Unusual start for Glen Fruin school

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ONE of the oldest and longest running schools ever to function in what is now Helensburgh and Lomond was in Glen Fruin . . . and it had a very unusual origin.

In 1755 James Glen, who held charters for the lands of Portincaple and what were known as the Chapel Lands of Glen Fruin, executed a Deed of Mortification, which would today be called a bequest.

His aim was that a school be set up after his death, with the costs to be met from the renting out the 22 acres of Chapel Lands, which included the Chapel precincts, McKenzie’s Acre, and Lagga Chapel.

Such an aim was not unique, but what set his bequest apart was a clause stating that the school should run at two different places.

The deed stated: “I hereby recommend that the said free school shall be held and keeped alternatively at Chapel of Glenfroon and Feirlandbreck (Garelochhead), both Parish of Row, three years about.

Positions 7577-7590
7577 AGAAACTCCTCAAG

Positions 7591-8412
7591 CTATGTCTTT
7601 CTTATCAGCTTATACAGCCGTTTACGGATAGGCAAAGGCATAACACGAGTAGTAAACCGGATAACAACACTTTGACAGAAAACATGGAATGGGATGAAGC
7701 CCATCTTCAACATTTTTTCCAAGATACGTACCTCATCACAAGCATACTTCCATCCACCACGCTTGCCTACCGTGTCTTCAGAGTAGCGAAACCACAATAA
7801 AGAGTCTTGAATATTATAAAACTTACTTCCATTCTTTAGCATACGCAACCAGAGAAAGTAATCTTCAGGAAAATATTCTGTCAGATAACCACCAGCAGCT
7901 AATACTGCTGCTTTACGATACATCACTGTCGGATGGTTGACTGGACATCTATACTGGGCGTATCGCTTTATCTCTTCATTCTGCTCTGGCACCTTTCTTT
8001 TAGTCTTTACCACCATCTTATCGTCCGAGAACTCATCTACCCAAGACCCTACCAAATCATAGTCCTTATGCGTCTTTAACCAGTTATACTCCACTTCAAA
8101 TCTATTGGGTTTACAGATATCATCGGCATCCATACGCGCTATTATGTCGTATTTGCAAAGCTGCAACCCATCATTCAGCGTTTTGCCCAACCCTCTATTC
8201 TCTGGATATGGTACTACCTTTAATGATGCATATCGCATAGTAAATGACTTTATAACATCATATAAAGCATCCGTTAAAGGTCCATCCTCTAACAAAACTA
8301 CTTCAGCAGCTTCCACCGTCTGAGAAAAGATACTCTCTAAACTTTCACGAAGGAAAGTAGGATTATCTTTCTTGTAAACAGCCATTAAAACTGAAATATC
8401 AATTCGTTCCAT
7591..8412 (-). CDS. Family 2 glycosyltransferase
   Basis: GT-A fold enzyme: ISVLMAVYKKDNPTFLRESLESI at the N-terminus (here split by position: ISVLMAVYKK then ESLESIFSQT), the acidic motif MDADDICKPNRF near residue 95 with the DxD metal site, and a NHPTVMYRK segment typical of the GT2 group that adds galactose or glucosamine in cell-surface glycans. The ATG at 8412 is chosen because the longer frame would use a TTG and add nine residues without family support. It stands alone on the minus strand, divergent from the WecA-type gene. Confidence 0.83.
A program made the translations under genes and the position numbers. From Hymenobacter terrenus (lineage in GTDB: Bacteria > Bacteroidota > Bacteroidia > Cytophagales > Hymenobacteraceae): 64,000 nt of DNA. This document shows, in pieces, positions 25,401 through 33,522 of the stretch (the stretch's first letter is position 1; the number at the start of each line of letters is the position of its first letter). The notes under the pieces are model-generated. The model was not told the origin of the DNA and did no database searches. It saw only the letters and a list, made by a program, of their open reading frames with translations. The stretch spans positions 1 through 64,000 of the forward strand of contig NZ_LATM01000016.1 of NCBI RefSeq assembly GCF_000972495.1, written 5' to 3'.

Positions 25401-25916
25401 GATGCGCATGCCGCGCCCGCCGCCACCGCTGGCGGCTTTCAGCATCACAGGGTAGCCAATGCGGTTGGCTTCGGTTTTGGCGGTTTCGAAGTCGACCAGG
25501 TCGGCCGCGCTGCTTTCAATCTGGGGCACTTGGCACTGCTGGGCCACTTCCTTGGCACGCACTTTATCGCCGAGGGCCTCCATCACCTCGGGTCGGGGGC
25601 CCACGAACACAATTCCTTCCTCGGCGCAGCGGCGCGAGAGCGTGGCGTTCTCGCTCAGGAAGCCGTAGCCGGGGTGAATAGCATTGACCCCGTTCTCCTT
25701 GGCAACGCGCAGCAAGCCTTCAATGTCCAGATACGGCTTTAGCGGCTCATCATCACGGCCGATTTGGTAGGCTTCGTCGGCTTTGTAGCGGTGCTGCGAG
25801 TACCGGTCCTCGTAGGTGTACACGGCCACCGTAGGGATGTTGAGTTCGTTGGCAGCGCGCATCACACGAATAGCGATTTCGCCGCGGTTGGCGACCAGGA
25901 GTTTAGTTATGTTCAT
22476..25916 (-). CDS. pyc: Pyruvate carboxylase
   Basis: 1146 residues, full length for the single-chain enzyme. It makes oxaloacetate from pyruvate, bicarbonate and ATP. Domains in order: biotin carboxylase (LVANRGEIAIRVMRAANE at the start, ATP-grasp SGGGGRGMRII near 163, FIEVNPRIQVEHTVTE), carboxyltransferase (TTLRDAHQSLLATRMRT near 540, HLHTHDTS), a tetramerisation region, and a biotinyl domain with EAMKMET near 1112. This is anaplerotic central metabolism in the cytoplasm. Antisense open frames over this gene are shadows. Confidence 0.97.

“Also endowing a constant free school for the teaching of reading, writing, arithmetic and book-keeping, and for a constant stipend or salary to the masters or teachers.

“The right of presentations after my decease to be vested in Sir James Colquhoun of Luss and his heirs succeeding, Walter McFarlane of McFarlane and his heirs succeeding, and Mr Allan, minister of Row, and his successors in office — two of them to be a quorum.

“Masters and teachers shall be of good character and behaviour, and shall be well qualified for the teaching of reading, etc. Masters and teachers shall always be obliged to teach poor scholars, not exceeding 10 in number, gratis.

“Dumbarton Presbytery are empowered to let tack of said Chapel Lands not exceeding 19 years, and not less than £5 sterling of yearly rent.”

Another odd condition was that “preference was to be given to applicants of the name of Glen, provided they be equal to, and well qualified for the post” — a statement which today would be hardly politically correct.

In the event, no known master of that name was ever appointed.